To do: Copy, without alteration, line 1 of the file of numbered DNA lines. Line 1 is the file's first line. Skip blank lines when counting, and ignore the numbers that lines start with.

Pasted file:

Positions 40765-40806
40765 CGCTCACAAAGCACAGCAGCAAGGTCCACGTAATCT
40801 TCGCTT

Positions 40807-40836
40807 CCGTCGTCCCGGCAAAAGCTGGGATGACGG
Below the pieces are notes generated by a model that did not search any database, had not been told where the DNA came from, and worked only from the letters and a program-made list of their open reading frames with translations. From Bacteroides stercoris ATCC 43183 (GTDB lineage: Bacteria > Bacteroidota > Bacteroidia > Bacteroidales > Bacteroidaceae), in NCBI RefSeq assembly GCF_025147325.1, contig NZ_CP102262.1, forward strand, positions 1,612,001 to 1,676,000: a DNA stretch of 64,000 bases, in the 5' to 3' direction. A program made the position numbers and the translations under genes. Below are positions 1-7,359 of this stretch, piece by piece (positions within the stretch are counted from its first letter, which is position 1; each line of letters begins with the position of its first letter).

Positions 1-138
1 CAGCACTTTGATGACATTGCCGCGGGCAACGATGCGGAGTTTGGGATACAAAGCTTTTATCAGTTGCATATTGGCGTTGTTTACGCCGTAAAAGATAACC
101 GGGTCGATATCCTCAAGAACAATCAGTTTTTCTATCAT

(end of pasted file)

Positions 40765-40806